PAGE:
China and Korea vs. Japan
Siam : Alled with China
Mandchuria vs. Japan : Nurhachi and Orangai vs Katô Kiyomasa?
When the Japanese army invaded Korea, Nurhachi sent an envoy to Korea offering help; he was heeding the call of the times. How did Korea react? At the sight of these Manchurians on the move Korea should have realized the situation beyond the peninsula. But Korea politely refused the offer and soon forgot all about it. Why would Nurhachi offer help? The Koreans certainly would have known the Juchen interest in Korean territory, and probably they were aware of this, as can be seen from the way they turned down the offer. But why did the Koreans not give any further thought to the event? Did they hope that refusing Nurhachi's aid would take care of the matter once and for all? The psychology of Korean statesmen is really hard to understand.
Nurhachi sent his envoys to the city of Uiju in late 1592 to meet with King Sonjo and his retinue after their flight from the advancing Japanese (Figure 1). Simultaneously, he sent a second delegation to Ming Emperor Shenzong in Beijing with an offer to send his own armies to aid Choson in its fight against the Japanese. The Chinese rejected the Jurchen offer outright, but Sonjo sent an embassy to Nurhachi's headquarters in the military town of Hung-gyong-nosong to further investigate Jurchen intentions. Though no agreement was reached with Nurhachi, the embassy returned to Uiju with a detailed report of conditions in the area and a map of the city. When China sent General Li Rusong's 50,000 man army into Choson in 1593 to engage the Japanese, Nurhachi saw his first real opportunity to assault the Chinese in the Liaodong region and began a series of military campaigns westward against the weakened Ming outposts in southwestern Manchuria.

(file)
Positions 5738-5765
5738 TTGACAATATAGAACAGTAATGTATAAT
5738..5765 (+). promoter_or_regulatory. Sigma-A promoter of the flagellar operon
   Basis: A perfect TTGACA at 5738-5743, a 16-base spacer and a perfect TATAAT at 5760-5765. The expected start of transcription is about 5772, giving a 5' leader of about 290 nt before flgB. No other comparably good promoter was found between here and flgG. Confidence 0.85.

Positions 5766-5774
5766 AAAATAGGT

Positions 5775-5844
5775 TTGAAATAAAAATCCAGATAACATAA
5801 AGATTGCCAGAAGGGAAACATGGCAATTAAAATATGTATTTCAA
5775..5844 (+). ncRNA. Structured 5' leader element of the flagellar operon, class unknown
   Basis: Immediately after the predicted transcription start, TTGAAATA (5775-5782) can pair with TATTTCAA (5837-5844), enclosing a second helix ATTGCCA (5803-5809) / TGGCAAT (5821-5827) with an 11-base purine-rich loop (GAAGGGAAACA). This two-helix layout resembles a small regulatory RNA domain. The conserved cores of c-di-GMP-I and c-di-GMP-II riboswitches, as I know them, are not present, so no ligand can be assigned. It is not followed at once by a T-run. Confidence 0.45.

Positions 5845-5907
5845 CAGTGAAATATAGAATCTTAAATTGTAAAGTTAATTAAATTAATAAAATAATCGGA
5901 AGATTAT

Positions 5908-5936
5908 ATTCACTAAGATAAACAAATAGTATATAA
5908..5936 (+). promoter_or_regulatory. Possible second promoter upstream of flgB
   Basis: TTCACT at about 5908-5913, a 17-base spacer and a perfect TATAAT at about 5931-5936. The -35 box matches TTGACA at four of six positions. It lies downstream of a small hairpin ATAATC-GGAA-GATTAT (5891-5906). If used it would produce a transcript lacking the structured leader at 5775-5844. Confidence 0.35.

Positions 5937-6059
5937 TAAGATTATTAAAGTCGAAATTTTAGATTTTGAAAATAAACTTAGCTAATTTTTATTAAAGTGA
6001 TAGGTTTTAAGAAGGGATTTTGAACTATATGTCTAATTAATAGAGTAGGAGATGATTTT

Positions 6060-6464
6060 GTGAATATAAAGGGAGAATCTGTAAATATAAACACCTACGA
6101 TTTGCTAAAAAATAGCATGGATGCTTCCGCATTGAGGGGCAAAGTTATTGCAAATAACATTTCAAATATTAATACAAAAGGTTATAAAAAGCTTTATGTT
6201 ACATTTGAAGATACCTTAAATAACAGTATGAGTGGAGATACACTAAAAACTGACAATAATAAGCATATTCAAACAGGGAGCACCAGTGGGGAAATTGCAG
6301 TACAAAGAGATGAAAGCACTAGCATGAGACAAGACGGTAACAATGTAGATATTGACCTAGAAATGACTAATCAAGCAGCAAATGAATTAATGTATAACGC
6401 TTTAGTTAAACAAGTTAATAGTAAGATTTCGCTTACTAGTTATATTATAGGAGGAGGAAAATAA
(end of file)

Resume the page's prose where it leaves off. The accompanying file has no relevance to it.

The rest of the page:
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Neutral : Ryukyu Kingdom
Hideyoshi Toyotomi (the Japanese Shogun) orders the King of the Ryukyus to assist in the invasion of Korea; the King ignores the order.
in 1592- 1596 AD, Okinawa refused to supply the Japanese warlord, Shimazu (of the militaristic Satsuma clan of southern Kyushu), and the ruler of Japan, Toyotomi Hideyoshi, with necessary materials for Japan's abortive attack on the Chinese protectorate of Korea.
in 1590 when Toyotomi Hideyoshi ordered King Sho Nei (r.1588 - 1620) to provide troops and supplies for Hideyoshi's planned invasion of China through Korea. After initially hesitating, the king reluctantly shipped food supplies to the Japanese troops, which foundered in Korea and withdrew after Hideyoshi's death in 1598.
Neutral : Siam